Reznicek dates the present lot after 1600, comparing it stylistically to a drawing of Venus and Adonis formerly in the Verhuell Collection, Arnhem (E.K.J. Reznicek, Hendrick Goltzius Zeichnungen, Utrecht, 1961, no.K108), noting that the present drawing may be a preliminary sketch for a picture or tapestry. He also observes that Goltzius here follows Karel van Mander's instructions from his Leerdicht of 1606, V, Fol. 16: 'Van t'ordineren met verscheyden hoopkens, en ondertussche wat grondts te laten.' (Of the ordaining of several groups, meanwhile leaving some space).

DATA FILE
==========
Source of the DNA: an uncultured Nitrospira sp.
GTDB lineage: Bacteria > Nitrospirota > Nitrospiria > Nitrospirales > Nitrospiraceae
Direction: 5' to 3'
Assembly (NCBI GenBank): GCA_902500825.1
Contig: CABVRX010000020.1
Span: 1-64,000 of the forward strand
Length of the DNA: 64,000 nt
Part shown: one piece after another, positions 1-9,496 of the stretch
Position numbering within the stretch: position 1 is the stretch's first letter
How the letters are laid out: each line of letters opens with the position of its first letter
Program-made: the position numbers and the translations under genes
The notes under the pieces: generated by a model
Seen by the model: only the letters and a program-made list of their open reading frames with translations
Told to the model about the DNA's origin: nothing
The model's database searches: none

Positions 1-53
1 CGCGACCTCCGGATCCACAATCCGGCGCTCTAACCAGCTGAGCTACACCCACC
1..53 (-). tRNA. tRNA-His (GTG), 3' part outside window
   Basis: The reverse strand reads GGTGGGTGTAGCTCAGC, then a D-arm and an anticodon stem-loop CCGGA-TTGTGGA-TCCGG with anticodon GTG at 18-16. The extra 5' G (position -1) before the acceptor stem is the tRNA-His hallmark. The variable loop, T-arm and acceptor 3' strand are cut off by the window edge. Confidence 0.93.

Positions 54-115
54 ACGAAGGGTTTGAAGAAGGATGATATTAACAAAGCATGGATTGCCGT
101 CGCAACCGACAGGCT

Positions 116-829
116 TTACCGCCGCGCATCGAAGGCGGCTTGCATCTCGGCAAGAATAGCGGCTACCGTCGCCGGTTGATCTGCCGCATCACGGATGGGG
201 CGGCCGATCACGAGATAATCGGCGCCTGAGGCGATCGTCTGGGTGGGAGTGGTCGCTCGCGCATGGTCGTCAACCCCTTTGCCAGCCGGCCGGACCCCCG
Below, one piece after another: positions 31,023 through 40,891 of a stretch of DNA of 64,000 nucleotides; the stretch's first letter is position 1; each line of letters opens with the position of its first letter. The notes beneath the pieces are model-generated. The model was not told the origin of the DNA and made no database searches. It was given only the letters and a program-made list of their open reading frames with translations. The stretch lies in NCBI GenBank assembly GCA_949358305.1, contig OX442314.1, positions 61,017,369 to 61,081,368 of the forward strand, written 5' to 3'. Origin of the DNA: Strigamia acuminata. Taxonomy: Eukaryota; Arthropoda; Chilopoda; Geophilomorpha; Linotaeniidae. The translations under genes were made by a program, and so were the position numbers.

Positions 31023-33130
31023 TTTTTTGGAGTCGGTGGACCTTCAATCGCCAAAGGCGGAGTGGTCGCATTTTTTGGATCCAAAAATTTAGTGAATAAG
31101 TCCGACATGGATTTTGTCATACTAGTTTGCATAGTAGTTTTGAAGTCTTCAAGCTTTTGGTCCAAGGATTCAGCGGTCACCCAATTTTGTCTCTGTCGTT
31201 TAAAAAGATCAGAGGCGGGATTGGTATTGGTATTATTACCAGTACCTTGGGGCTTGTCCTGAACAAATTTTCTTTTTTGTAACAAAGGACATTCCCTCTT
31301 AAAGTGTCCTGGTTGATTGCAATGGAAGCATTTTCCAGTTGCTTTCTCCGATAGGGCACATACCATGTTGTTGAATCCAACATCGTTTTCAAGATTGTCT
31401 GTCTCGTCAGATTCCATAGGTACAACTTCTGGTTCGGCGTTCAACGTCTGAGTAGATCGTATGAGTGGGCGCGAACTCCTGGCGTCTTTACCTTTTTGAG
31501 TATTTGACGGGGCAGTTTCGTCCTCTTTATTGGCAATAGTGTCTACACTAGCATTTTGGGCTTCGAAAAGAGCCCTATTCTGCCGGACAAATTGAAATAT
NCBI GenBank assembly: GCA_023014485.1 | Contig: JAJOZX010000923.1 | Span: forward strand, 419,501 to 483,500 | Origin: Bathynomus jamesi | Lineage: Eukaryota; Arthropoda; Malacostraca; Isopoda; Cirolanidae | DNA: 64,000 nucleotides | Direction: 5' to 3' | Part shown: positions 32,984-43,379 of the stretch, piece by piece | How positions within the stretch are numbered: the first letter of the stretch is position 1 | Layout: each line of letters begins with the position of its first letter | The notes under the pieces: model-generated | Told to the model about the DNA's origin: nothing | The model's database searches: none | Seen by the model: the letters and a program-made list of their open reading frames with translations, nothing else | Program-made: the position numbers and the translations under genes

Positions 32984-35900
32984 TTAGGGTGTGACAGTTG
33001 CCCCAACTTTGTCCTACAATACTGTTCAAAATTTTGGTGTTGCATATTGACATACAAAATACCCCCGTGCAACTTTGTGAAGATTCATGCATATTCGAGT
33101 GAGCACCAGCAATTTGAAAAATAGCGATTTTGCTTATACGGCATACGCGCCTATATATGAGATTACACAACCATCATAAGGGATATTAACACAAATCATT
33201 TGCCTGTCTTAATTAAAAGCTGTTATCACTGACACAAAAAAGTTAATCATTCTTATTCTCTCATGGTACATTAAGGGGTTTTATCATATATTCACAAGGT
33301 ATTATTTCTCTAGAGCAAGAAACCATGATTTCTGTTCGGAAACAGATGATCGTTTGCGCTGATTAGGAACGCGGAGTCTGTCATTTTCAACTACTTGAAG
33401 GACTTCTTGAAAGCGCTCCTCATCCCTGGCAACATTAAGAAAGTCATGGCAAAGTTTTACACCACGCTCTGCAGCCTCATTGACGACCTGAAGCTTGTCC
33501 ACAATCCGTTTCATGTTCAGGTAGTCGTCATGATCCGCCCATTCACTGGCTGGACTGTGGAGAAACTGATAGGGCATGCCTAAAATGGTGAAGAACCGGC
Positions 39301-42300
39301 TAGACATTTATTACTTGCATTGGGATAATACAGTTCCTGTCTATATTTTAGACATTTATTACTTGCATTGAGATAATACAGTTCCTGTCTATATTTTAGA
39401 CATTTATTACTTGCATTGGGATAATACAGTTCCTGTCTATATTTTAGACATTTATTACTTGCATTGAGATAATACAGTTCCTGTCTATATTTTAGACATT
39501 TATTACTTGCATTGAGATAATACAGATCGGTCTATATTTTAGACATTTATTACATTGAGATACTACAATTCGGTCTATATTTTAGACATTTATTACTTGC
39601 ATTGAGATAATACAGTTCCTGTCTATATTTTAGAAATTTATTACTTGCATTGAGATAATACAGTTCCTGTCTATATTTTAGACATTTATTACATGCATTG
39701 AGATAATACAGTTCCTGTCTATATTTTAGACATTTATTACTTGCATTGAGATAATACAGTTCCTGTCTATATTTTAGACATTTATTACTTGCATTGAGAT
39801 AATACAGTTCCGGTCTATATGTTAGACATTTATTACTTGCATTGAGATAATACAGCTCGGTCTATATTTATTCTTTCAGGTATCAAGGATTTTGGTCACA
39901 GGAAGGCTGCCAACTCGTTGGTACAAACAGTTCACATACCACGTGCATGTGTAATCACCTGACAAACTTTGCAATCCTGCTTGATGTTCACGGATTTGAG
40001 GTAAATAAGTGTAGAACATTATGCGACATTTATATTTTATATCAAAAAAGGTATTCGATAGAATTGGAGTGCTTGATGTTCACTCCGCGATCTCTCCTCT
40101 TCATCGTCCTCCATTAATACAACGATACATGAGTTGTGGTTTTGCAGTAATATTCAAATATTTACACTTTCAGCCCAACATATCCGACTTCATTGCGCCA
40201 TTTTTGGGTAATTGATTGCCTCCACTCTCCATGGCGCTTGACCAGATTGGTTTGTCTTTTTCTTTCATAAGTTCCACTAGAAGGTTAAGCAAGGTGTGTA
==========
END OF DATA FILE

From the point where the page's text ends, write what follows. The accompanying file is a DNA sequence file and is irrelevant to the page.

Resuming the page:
Goltzius already treated the same subject in his drawing now in the Museum Pomorskie, Gdansk (Reznicek, op.cit., 1961, no. K100a, illustrated in the Addendum), which was engraved in 1590 (B.7). The nymph undressing in the foreground of the present lot is, in reverse, comparable to a nymph in the Gdansk drawing, which reappears in reverse in the engraving. Two further prints after Goltzius illustrate other compositions of the same subject (E.J. Sluyter, 'Herscheppingen' in prenten van Hendrick Goltzius en zijn kring (II), Delineavit en Sculpsit, 5, 1991, pp. 8-19, nos. 15 and 17). Saenredam's engraving (B.15, Holl.7) shows Diana in a comparable pose as in the present lot. As Sluyter points out Goltzius may well have known Cornelis Cort's print of the same subject after Titian (op.cit., pl. 14). The subject, which would remain very popular in Dutch painting troughout the 17th Century, supplied a very good opportunity to depict female nudes in many varieties, meanwhile warning for the consequences of not abiding chastity